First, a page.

Japan Space Agency JAXA Confirms the Contents of Asteroid Mission “Treasure Box”
In 2018 and 2019, Japanese space agency JAXA’s space probe Hayabusa2 spent 16 months following the asteroid Ryugu—and touching down on its surface twice. Hayabusa2 landed in Australia this month and JAXA confirms that its “tamatebako” (or “treasure box”) contained not only dark debris and small rocks but also a gas sample—the first-ever gases captured from deep space. Read more about JAXA’s milestone findings at Engadget.
Image courtesy of JAXA
American Institute of Architects Prohibits Involvement in Spaces for Execution + Torture
Through an update to its Code of Ethics and Professional Conduct, the American Institute of Architects (AIA) prohibits its members from participating in the design of spaces intended for execution, torture and prolonged solitary confinement (22 hours or more per day, for 15 days or longer). This is driven by the institution’s efforts “to meaningfully address structural racism in the built environment” and align with the “profession’s fundamental responsibility to protect the health, safety and welfare of the public and uphold human rights.” For context, the AIA is made up of more than 90,000 members and comprises a substantial majority of the architects in the US. Read more at AIA.
Image courtesy of AIA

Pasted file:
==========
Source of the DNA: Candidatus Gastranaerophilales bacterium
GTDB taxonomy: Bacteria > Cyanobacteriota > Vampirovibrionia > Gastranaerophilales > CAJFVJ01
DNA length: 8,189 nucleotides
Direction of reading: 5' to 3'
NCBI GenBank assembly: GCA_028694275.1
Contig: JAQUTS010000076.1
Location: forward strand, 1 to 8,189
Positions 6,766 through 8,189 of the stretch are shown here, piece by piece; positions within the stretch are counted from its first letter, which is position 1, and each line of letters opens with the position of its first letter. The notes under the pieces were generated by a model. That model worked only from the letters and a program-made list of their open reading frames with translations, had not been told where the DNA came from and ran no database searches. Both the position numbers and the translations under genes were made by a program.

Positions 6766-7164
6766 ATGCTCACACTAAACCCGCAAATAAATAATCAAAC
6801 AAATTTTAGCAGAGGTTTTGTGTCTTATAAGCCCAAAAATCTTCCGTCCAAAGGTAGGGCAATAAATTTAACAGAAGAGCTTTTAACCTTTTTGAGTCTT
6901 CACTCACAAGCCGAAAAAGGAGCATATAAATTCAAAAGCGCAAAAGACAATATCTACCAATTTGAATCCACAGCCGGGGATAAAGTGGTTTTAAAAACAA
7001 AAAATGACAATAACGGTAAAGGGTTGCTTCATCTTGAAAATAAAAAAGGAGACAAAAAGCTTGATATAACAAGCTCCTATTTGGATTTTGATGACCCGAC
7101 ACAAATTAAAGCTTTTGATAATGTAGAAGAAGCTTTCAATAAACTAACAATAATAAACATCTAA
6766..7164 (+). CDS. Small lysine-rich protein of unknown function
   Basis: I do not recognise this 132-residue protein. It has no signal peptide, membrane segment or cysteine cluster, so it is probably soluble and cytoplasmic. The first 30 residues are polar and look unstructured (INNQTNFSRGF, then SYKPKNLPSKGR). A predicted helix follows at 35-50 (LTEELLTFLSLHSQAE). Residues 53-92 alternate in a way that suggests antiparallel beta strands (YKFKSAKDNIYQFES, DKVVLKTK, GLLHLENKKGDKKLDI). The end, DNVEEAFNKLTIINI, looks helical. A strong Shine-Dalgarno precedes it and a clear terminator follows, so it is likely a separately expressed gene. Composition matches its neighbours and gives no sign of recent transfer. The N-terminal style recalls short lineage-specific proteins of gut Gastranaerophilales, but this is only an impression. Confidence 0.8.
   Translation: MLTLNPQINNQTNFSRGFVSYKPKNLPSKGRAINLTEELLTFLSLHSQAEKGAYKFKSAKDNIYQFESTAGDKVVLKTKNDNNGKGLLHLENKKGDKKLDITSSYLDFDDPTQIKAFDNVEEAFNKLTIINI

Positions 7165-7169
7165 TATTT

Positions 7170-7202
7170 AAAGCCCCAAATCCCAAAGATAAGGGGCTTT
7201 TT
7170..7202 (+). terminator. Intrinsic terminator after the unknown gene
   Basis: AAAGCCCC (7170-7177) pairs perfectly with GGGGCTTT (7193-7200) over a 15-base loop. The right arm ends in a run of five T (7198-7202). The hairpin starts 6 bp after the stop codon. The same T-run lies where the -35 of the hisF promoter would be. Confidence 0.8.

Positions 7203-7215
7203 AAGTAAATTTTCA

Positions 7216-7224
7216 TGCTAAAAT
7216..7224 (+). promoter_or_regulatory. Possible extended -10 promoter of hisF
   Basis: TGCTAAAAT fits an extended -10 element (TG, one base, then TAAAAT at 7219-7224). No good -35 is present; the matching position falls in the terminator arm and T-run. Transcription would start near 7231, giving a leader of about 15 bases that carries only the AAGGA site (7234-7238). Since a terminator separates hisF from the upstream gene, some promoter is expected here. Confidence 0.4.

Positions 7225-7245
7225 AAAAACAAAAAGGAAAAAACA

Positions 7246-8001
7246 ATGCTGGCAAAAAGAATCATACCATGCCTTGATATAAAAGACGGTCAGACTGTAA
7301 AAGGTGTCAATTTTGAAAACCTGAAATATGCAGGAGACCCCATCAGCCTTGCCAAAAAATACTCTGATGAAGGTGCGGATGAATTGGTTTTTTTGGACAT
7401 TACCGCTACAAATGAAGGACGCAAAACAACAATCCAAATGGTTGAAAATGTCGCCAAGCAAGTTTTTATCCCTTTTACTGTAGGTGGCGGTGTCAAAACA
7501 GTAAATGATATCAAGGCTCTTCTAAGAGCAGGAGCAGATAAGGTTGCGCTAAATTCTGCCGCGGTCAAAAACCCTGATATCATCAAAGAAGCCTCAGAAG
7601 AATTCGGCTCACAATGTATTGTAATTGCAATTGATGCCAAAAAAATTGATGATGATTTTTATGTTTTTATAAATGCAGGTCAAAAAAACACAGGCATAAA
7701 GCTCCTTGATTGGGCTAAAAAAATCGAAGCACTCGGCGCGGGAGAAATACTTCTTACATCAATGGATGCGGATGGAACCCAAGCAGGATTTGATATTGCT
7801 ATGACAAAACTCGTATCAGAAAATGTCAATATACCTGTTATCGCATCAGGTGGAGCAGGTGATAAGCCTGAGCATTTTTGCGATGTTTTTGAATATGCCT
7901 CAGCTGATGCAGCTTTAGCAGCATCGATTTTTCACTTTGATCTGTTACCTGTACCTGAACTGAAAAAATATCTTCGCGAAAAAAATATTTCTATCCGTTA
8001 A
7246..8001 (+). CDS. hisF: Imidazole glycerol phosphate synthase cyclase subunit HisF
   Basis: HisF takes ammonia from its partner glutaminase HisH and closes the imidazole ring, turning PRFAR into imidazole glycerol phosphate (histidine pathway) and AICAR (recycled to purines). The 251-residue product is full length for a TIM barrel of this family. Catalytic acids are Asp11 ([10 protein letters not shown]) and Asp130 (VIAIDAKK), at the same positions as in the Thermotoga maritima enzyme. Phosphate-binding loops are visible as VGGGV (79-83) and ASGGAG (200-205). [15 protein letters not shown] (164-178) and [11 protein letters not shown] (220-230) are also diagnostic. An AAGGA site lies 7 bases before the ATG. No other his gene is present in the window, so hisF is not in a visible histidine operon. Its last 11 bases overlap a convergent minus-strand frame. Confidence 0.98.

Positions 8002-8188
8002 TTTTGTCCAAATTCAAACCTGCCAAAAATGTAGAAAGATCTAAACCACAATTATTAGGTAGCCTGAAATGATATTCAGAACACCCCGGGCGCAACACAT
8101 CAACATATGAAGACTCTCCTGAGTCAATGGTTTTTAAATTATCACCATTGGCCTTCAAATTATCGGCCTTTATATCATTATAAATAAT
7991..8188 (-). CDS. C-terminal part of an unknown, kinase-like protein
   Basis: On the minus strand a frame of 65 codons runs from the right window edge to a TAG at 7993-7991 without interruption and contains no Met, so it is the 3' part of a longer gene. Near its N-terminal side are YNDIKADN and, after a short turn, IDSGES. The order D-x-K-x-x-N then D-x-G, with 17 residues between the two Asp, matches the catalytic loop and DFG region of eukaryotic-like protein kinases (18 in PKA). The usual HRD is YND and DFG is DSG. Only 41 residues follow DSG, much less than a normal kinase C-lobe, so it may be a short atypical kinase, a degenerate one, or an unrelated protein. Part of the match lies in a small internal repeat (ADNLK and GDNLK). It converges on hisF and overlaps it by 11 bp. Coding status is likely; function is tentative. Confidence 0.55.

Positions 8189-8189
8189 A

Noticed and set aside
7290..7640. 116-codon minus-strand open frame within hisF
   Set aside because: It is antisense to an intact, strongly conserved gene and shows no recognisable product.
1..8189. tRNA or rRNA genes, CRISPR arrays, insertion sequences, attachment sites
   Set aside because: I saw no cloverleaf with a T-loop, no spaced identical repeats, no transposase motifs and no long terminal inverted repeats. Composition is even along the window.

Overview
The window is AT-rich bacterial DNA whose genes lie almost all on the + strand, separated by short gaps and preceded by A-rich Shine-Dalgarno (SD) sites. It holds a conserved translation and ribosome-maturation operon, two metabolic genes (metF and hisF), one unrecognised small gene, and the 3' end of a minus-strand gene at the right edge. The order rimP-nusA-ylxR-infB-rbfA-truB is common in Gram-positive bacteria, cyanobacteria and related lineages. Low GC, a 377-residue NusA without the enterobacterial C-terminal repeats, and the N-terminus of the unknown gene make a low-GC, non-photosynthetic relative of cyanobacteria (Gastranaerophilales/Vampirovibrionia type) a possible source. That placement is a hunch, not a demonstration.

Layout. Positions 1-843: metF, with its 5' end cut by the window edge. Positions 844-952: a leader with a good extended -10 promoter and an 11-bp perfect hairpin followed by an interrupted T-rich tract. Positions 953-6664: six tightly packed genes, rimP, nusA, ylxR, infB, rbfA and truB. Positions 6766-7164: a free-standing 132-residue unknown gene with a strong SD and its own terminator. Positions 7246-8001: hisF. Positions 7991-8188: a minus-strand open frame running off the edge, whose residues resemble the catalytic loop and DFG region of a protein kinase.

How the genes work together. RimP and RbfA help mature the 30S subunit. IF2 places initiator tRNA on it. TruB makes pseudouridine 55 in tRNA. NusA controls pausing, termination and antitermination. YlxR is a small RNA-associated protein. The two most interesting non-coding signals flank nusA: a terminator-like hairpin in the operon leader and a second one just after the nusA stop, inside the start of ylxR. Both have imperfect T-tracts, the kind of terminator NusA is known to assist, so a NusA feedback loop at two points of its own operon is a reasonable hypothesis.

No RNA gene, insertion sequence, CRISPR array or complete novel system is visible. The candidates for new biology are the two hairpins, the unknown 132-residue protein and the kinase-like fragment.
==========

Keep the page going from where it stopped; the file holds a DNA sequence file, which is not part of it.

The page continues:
2021 Will See the First Remote-Controlled Car Race on the Moon
Earlier in 2020, space education organization Moon Mark launched a “lunar race car design challenge” for high school students across the globe. They’ve followed this competition with news that they intend to host the first-ever remote-controlled car race on the moon’s surface in 2021. With the support of aerospace and motorsport experts (including Mclaren P1 designer, Frank Stephenson) two vehicles will get the green light to enter space—after eight weeks of Earth-based qualifying rounds. Intuitive Machines, potentially the first private aerospace company to land on the moon, will ferry the cars over. Read more at designboom.
Image courtesy of Moon Mark
Nendo Designs a Smartphone that Folds Down to the Size of a Credit Card
With the Slide-Phone concept, Japanese design studio Nendo proposes a smart device that can fold down “like an inch-worn” to the size of a credit card (or 54 by 86 millimeters). Users slide the device’s OLED screen upward to reveal more functionality below—ultimately revealing the complete, seven-inch touchscreen. From its camera to its gaming capabilities, no modern convenience is lost. Though, the design inspiration certainly turns away from the digital world: as Dezeen explains, “Nendo wanted the phone to feel like a book or notepad, with the action of retracting and extending the screen being like ‘flipping the page.'” Read more there.
Image courtesy of Nendo
China’s Ningbo Fotile Kitchen Ware Co Reimagines the Dishwasher
With their Fotile 3-in-1 Sink Dishwasher, Chinese appliance company Ningbo Fotile Kitchen Ware Co embeds the unit right into the countertop, directly beside a complementary sink. Its name references the fact that the equipment doesn’t just wash dishes—it also safely cleans produce and seafood. One variation of the dishwasher features touch-sensitive controls on the lid, which were designed to respond to dry or wet hands. Read more about the unit, and why the form factor matters, at Core77.
Image courtesy of Ningbo Fotile Kitchen Ware Co
Link About It is our filtered look at the web, shared daily in Link and on social media, and rounded up every Saturday morning. Hero image courtesy of JAXA